Anthony Joshua rose through the heavyweight ranks with twenty stoppages in his first twenty contests.
It was a unification bout with Joseph Parker that first forced him to go the distance, winning a unanimous decision against the tough New Zealander.
That was followed by another knockout – Alexandr Povetkin – before Joshua had a cruel taste of his own medicine in New York City. Andy Ruiz Jr capitalised on a man that was so used to finishing people off when they were hurt that he rushed in reckless.
His career has been up and down since then. A win in the Ruiz rematch followed by a knockout over Kubrat Pulev brought some confidence back, but two comprehensive losses to Oleksandr Usyk and a double trainer change saw it dip once more.
After beating Jermaine Franklin in April, Joshua is looking to prove he can still mix it with the very best in the world. To do so, many believe he needs to rediscover that killer instinct.
It’s something Frazer Clarke believes he can do. Speaking to The Independent, the up and coming heavyweight said Joshua would ‘finish you off with a sledgehammer’
“There’s a comparison of hitting something with a sledgehammer, or hitting something with a normal hammer a lot of times – you know, like when you hit a nail. [The latter] is what it is with Joshua, then he’ll finish you off with a sledgehammer on the last shot. Boom!”
Clarke was on Team GB with ‘AJ’ and has been drafted into camp on plenty of occasions as a sparring partner.
He has high praise for the two-time champion’s work ethic, and was keen to point out that he wasn’t just a big puncher, but a smart and effective one.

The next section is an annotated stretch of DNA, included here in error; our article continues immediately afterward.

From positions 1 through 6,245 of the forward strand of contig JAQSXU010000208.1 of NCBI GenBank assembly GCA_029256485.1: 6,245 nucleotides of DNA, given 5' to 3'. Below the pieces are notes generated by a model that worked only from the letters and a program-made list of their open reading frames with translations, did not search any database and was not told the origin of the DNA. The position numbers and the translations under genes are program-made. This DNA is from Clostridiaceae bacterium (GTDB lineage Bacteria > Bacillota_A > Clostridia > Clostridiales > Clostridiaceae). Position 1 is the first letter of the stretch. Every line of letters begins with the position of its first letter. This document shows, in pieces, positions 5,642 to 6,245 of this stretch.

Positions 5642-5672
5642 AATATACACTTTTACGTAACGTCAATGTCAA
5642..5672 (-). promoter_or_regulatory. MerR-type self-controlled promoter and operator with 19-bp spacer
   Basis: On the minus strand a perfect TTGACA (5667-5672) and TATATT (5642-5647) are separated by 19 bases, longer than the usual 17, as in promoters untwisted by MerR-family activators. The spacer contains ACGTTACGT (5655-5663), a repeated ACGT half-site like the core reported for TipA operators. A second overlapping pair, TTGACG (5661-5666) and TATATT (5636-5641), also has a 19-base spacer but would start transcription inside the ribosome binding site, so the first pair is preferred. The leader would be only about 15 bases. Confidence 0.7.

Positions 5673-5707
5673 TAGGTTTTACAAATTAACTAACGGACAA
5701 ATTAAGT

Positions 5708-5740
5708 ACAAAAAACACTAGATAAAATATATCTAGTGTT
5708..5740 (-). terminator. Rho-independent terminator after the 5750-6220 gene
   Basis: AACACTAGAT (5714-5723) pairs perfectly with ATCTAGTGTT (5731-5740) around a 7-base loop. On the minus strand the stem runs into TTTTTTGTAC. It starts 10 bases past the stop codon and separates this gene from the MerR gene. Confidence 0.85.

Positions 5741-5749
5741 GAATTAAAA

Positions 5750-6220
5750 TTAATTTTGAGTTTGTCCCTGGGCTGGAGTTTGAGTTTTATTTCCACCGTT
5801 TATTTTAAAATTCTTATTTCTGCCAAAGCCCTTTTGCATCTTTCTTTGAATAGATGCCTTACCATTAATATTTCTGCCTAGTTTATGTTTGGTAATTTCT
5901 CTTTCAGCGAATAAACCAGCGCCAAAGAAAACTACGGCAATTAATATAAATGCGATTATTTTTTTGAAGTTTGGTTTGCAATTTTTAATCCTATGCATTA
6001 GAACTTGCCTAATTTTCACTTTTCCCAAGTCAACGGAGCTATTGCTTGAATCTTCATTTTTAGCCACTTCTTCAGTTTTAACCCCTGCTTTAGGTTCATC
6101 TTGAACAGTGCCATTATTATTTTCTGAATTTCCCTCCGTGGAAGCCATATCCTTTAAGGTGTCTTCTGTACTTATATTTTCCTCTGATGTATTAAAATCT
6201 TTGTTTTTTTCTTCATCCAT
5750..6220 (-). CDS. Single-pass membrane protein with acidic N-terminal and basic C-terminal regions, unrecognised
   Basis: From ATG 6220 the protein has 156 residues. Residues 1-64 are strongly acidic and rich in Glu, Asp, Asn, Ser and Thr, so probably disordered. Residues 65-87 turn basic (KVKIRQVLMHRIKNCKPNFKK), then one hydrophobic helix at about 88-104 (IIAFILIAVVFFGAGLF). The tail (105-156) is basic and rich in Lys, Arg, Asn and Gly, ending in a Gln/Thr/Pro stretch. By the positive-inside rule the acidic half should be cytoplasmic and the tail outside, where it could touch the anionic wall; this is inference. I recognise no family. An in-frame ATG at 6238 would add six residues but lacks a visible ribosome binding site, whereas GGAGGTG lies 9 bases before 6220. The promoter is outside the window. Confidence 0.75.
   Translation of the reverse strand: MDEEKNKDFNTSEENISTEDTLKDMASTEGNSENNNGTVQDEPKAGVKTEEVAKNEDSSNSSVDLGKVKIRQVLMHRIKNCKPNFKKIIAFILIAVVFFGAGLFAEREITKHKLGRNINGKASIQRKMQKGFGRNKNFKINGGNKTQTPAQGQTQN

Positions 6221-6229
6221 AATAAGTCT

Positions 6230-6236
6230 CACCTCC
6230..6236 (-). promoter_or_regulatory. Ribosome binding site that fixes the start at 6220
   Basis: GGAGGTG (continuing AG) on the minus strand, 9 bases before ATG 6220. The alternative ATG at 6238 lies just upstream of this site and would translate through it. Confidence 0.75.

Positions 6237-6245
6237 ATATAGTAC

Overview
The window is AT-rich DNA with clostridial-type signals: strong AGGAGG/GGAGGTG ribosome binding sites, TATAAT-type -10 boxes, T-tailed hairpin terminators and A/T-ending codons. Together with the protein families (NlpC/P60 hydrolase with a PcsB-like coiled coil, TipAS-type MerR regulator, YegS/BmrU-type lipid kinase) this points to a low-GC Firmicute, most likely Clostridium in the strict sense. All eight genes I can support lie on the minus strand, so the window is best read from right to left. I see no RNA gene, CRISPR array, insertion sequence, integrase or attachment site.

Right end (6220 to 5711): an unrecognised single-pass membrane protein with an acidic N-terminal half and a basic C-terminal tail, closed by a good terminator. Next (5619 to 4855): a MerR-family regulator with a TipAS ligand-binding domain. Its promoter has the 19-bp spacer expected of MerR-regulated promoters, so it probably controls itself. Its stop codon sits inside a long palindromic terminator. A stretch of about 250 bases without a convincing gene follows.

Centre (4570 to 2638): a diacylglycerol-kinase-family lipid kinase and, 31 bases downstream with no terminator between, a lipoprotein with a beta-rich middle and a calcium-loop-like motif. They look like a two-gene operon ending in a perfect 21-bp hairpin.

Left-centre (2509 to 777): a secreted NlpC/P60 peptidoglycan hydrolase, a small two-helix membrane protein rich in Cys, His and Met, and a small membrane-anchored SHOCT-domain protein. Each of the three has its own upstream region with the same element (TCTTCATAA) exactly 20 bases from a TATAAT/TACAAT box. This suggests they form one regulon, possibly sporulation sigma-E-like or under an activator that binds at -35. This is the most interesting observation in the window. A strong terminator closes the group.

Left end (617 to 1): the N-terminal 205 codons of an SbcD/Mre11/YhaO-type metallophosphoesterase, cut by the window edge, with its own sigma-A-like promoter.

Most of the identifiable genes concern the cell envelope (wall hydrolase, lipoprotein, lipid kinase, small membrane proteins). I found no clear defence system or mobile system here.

“It’s not nice. It’s not nice being hit by any heavyweight.”
“You only have to look at Anthony Joshua, the man is made of muscle – he has muscles coming out of places where muscles shouldn’t be – but when people think about Joshua punching, what they don’t realise is… it’s not the one punch. He’s actually a really good combination puncher, and a fast puncher.”
“When he gets the opportunity, he punches hard and often, and that’s almost worse than one single shot. You can prepare for a single shot – you can sort of brace on impact – but what you can’t prepare for is two, three, four shots from different angles.”
Those combinations may be key when Joshua steps through the ropes with arguably the biggest hitter in the sport, Deontay Wilder, later this year.
The American is known for his equaliser, but has been bamboozled from corner to corner by Tyson Fury, who perhaps showed other fighters the blueprint to victory.
Joshua looks set to attempt to be the second man to beat him this December in Saudi Arabia.